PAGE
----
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Gout

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Gout is a type of arthritis that develops when you have high levels of uric acid in your blood, which causes sharp crystals to form in a joint and cause a gout attack. For most people, the first symptom of gout is sudden, excruciating pain and swelling, tenderness, and redness in the joint at the base of the big toe. Gout can also develop in other lower-body joints, such as the ankle or knee.

High levels of uric acid, which put you at risk for developing gout, can be caused by:

  • Eating a lot of red and organ meats, and seafood, which are high in purines — your body produces uric acid to break down these substances
  • Certain medicines, such as diuretics (eliminates water from the body) and immune system-suppression medicines
  • Drinking alcohol and drinks sweetened with fruit sugar (fructose)
  • Chronic diseases such as diabetes , heart disease, kidney conditions, and high blood pressure 
  • Family history of gout 
  • Obesity
  • Traumatic injuries, surgery, or infections

Some people develop gout only once, but having a gout attack can put you at greater risk of developing recurrent gout (gout attacks occur several times a year). Without proper treatment, gout can damage joints and uric acid crystals can develop in the urinary tract, leading to kidney stones.

University of Miami Health System rheumatologists can help you get relief. We make it convenient, with locations throughout South Florida.

Why Choose UHealth?

Expert diagnosis and personalized attention. Our rheumatologists use the latest methods to identify gout quickly so you can get relief right away. We develop a personalized care plan to help reduce the risk of developing gout again and prevent damage to your joints. 

Comprehensive care from a team of specialists. Our rheumatologists use the latest methods to identify gout quickly so you can get relief right away. We develop a personalized care plan to help reduce the risk of developing gout again and prevent damage to your joints. 

Specialized care to improve your quality of life. We'll help you learn how to reduce your risk of gout attacks, such as limiting red meats, alcohol, and sugary drinks; getting regular exercise; and maintaining a healthy weight. We offer advice to keep you healthy.

Questions? We're here to help.

Our appointment specialists are ready to help you find what you need. Contact us today.

Treatments

  • At-Home Management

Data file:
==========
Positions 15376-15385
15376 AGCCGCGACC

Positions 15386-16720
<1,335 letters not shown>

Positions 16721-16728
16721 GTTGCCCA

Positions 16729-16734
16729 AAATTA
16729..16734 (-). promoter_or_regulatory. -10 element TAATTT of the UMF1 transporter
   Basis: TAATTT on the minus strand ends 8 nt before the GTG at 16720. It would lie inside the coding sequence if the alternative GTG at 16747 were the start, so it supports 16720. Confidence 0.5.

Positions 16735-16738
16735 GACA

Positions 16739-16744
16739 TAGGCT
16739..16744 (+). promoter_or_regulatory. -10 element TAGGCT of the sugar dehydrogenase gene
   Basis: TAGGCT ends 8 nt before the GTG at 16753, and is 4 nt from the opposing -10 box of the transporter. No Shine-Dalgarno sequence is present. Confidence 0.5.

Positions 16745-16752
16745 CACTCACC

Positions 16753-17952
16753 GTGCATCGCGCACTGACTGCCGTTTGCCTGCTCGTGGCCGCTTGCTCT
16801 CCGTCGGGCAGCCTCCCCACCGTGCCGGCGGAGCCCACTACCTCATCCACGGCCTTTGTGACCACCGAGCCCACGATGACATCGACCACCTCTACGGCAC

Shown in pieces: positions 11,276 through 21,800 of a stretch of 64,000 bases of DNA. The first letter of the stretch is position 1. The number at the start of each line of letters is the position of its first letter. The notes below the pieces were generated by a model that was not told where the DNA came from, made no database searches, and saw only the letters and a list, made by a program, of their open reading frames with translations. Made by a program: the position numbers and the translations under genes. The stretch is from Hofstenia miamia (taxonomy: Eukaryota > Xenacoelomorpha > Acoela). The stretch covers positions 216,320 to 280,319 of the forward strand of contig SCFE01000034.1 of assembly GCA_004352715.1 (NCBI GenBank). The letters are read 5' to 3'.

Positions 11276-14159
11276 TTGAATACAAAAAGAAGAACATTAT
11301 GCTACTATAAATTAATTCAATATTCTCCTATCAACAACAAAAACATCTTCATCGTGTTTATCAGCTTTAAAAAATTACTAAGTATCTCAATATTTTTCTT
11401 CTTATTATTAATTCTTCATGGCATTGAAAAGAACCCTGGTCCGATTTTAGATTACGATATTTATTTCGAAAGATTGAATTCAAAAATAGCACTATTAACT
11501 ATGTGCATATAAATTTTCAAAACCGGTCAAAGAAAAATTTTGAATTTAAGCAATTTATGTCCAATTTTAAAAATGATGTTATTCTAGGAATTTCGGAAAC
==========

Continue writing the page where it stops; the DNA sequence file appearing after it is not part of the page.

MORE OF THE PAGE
Here’s what you can do to reduce pain and swelling when you have a gout attack:

    • Apply ice to the joint and keep it elevated
    • Drink plenty of water
    • Make an appointment with your doctor
    • Take an over-the-counter nonsteroidal anti-inflammatory drug (NSAID), such as ibuprofen (Advil, Motrin) or naproxen sodium (Aleve)
  • Medicines to Manage a Gout Attack

    NSAIDs, corticosteroids (such as prednisone), and cochicine are used to relieve pain and swelling. These are most effective when you take them at the first signs of a gout attack.

  • Medicines that control Uric Acid Levels

    Medicines that lower uric acid levels are used to prevent future gout attacks from occurring. Xanithine oxidase inhibitors that include allopurinol or febuxostat reduce the amount of uric acid your body makes. Probenecid and lesinurad help your kidneys remove uric acid from your body more effectively.


Tests

  • Blood Tests

    Doctors use blood tests to measure uric acid in your blood. A high level of uric acid doesn’t necessarily mean you’ll get gout, but this information helps your doctor confirm you have gout and plan treatment.

  • Imaging Exams

    Your doctor may use noninvasive imaging — such as an X-ray or ultrasound, which uses sound waves) — to examine your joints and look for uric acid crystals.

  • Joint Fluid Test

    Your doctor may take a small sample (using a needle) of your joint fluid to look for crystals.

Accepted Insurances

Note: Health plans that are currently contracted with UHealth are listed below. However, please check with your insurance provider to verify that UHealth is part of your provider network.